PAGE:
We can use various tools to inspect the model and try to explain if the black box learns what we expect.

visualizing what the dish-o-tron model has actually learned

Visualizing what the model has actually learned.

The training of the AI model with AutoML and its technical details will be discussed in a follow-up blog post.

Deployment of the model

Having an AI model generally will not solve an actual real-life problem. For a viable solution, the AI model has to be integrated into a suitable context. Many times, this is the key step to generating any value at all. Nevertheless, this step is often postponed to the distant future after “collecting high quality data” and “building the best AI model”. This is, more often than not, a mistake because integrating the model into its context poses various challenges on its own. Hence, it should not be ignored and instead tackled early in order to learn and identify the associated challenges.

While building the dish-o-tron, we tried multiple options to run the model. We deployed it on a Pi Zero which is a really small and cheap device that can be glued anywhere with a small powerbank. But it is rather slow. We ran the model in the browser using our notebook’s webcam with TensorFlow.js. We used the Google AIY Kit, which is much faster than the Pi Zero and also comes with a beeper and blinking lights (but it is quite old and deploying state-of-the-art models is hacky). Finally, we used the Google Coral device, which is made for this kind of workload and well-integrated into Google AutoML but comes with a price tag.

The community kitchen is a special place. It’s a place where rumors are born, where gossip is produced and where you can openly chat about the most secret secrets of your company! That’s why dish-o-tron is living on the edge. Edge devices enable you to run audio and video analytics AND respect the privacy of your community kitchen. No image is transferred to the cloud. Nothing is saved. Dish-o-tron sees and forgets.

various edge devices

Various edge devices

Moreover, the hardware we consider and buy in order to actually build the dish-o-tron will establish basic conditions for our solution space. In other words, we have to mind that it is possible to painlessly deploy the AI model on our preferred edge device. For the first version of the dish-o-tron, we decided to use a Google AIY kit (see video below). For the next version, we chose a Google Coral edge device, which allows us to run advanced computer vision tasks on a Raspberry-size mini computer. Fortunately, AutoML allows us to export models in a viable format.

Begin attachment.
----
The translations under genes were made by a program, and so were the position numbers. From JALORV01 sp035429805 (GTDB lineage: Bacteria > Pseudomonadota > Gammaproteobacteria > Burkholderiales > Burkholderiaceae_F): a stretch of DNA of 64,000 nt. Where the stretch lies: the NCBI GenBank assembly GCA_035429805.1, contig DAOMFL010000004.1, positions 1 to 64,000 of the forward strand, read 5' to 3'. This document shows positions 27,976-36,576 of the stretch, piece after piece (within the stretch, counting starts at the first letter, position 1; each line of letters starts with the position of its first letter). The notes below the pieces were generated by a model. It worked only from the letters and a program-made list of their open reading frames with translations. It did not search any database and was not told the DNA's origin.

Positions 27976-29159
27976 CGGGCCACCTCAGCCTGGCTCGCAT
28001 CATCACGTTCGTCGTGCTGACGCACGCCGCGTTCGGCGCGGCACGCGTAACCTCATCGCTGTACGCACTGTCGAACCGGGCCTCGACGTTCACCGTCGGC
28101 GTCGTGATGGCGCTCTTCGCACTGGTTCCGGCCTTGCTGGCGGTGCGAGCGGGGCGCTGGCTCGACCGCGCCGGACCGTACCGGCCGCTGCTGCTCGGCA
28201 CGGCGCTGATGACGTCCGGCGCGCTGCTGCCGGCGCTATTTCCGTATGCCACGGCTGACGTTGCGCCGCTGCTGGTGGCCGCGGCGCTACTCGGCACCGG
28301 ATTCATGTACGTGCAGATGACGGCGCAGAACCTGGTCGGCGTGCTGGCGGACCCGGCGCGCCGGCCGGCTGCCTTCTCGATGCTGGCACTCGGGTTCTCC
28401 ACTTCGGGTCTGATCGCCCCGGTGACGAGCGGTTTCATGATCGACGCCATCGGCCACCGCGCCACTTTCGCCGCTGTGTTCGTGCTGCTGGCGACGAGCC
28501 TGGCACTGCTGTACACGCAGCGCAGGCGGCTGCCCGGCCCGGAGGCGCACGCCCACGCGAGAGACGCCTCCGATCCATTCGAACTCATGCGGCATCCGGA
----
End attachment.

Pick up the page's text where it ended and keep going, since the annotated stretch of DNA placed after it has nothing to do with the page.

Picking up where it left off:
Google coral device

Google coral device

The construction of the dish-o-tron including the deployment of the model on the Coral device and its technical details will be discussed in an upcoming blog post.

Conclusion

AI research has brought us new technology that can solve problems that couldn’t be solved before. Have you read the book AI superpowers by Kai-Fu Lee? He says that you don’t need to be one of the best AI researchers any more to apply AI and find new business opportunities. You need to collect (lots of) data and can “just” use existing algorithms, services and open source frameworks. Well, in our opinion building AI solutions is not easy – but it is indeed getting easier and easier every day.

See the first prototype running on the google AIY kit here (mind the green/red LED at the box):

Follow this blog series if you want to know how to build and run such a model on an edge device yourself. Building the dish-o-tron will fundamentally change the way you experience the community kitchen. Instead of being a place of constant anger and hostility, the community kitchen will become a peaceful meeting ground for sharing ideas and connecting with co-workers.

In the upcoming blog posts, we will guide you through the process of building your own dish-o-tron for your community kitchen sink. Hence, we will tackle a real-world problem and playfully learn how to build and improve an AI system from scratch. Stay tuned!

Marcel Mikl

Due to the mathematical influence during his doctorate, Marcel is accustomed to solving problems in a structured way. Currently, Marcel is particularly interested in technologies around the topic of data science/engineering and how added value can be realized.

Oliver Moser

Oli is a passionate Deep Learner and Computer Visioner. He works in IT since 1999 and has seen many enterprises and projects in areas such as cloud architecture, big data, IT security and DevOps. He has founded 3 startups and created the codecentric.AI bootcamp. Recently he is focussing on how to apply existing AI technology to real world problems.